I will buy the first 357 Blackhawk, or New or old Vaquaro that comes along at a killer price. They are tanks and will do heavy shooting for a long time.

    The Rossi was the only gun that I saw crap out in the 2 truncated cowboy action years I did. They look good and are inexpensive. If it's just the look and cool plinking you are after I'd think one would work good. They can also be slicked up to work better.
     

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  7. rickm

    rickm Member

    I like the side loader cause its easier and faster to load than the tube load, I will more than like hold out for a rossi unless something else pops up that i like
     
  8. greg_r

    greg_r Lifetime Supporter

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    The Heritage is put together from Pietta parts and finished in the US. The firing pin has been removed from the hammer and a transfer bar installed. I can get them for just under $400. The Rossi is selling here for just under $500. I can add just under $250 to that and get a Henry and a Ruger. I like the Henry Steel. Have not priced the Marlin, but I would expect it to be a bit under the price of the Henry. I like the 45, because, well it's a 45! The 357 would probably serve better just because I already have dies and a whole bunch of boolets cast. I would need to purchase 45 colt dies, I already have the molds, I cast 250 grain wad cutters and 200 grain rf for my 45 auto rim.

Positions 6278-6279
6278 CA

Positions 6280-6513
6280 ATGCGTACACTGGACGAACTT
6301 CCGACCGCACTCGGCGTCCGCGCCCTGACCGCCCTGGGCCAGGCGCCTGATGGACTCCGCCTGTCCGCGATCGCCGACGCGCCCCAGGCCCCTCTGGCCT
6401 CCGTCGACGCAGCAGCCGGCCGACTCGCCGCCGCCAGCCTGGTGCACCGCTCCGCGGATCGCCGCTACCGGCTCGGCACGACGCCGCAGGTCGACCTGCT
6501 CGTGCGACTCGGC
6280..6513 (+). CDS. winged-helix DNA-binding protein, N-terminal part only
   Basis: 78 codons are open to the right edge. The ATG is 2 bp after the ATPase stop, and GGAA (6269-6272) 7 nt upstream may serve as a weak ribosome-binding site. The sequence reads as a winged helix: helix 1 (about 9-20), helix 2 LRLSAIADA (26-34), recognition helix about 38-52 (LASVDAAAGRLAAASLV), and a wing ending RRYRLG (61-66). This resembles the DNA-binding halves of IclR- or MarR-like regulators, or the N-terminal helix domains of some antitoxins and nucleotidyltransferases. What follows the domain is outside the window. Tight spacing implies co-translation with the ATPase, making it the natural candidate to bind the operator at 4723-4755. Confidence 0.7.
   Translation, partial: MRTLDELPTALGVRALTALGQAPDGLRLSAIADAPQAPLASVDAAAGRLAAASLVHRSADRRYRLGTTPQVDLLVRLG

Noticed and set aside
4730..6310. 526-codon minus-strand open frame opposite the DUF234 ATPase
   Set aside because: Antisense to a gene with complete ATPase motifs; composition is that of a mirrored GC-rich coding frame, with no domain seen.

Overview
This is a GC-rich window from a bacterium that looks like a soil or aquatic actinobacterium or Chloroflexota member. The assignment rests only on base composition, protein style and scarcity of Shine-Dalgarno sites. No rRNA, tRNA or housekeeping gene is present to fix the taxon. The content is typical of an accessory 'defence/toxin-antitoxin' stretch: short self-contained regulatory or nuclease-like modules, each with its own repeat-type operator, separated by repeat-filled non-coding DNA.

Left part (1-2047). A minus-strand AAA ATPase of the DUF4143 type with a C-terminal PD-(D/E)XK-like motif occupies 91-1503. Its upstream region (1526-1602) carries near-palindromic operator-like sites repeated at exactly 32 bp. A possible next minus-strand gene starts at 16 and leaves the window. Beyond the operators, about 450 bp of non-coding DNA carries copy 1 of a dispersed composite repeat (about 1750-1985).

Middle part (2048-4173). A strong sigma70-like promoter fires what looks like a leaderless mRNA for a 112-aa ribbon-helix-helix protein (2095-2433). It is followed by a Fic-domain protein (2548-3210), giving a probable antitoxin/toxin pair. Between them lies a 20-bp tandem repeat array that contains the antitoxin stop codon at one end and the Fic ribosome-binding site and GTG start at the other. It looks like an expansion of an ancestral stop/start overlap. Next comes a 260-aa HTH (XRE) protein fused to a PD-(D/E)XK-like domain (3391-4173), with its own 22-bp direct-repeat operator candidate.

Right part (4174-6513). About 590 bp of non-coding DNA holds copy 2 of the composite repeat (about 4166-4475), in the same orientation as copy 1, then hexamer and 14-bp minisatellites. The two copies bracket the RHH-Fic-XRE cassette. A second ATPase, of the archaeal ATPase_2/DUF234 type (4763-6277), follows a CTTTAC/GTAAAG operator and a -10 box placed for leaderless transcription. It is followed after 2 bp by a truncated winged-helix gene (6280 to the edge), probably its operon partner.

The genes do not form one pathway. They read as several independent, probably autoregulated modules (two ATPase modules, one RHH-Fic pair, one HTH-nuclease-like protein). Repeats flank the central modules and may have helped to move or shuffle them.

9. undeRGRound

    undeRGRound ROLL wif Da MOLE! Supporting Member

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    The Henry is OK for a plinker or hunter, but for SHTF or :zombie::mumy:
    a gate loader (side loader) is of extreme importance. I like to think of it
    as a "Cowboy Assault Rifle" kind of :D It can be reloaded easily, one shot
    at a time, topped off as much or as little as needed. Almost as good as a
    mag fed rifle, maybe better in some instances. My Henry is really SWEEET!
    but fast reloading is NOT part of the deal. Not at all. :eek: :(
     
  10. duster066

    duster066 Supporting Member

    I read a review that compared the Uberti, Bounty Hunter, and Heritage SAA. The Heritage came out on top. The bottom line Uberti and Pietta are available at my local cabelas for under 400 all the time. I don't like them though because the are parkerized with a brass grip frame. Both mine are blued, color case hardened frame, hammer, and trigger, with a black aluminum grip frame. I also like the 5.5" barrel, but that's just because that's what my first one is. They are loads of fun, and it takes real learned skills to use one like you know what you are doing. They can be reloaded faster than some young bucks might think.
     
  11. Fracman

    Fracman Member

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    I love some cowboy guns
     
    Last edited: Jan 24, 2016
  12. ajole

    ajole Supporting Member

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    Why not the Super Blackhawk? It's the same as the Blackhawk, but with steel instead of aluminum or alloy parts, as far as I have read.

    Regardless, I think I'd go .357 just due to cost.
     
  13. duster066

    duster066 Supporting Member

    The super Blackhawk is much larger than the Blackhawk. It only looks like a Colt, and then only if you are on the other side of a parking lot. It doesn't load or handle anything like a Colt. The New Vaquaro is the way to go if you want Colt looks, handling, and toughness. The old Vaquaro looks like the Colt, but is bigger, the same size as the Blackhawk. For that reason they didn't sell well to cowboy action shooters. The New Vaquaro has become the most popular SAA alternative.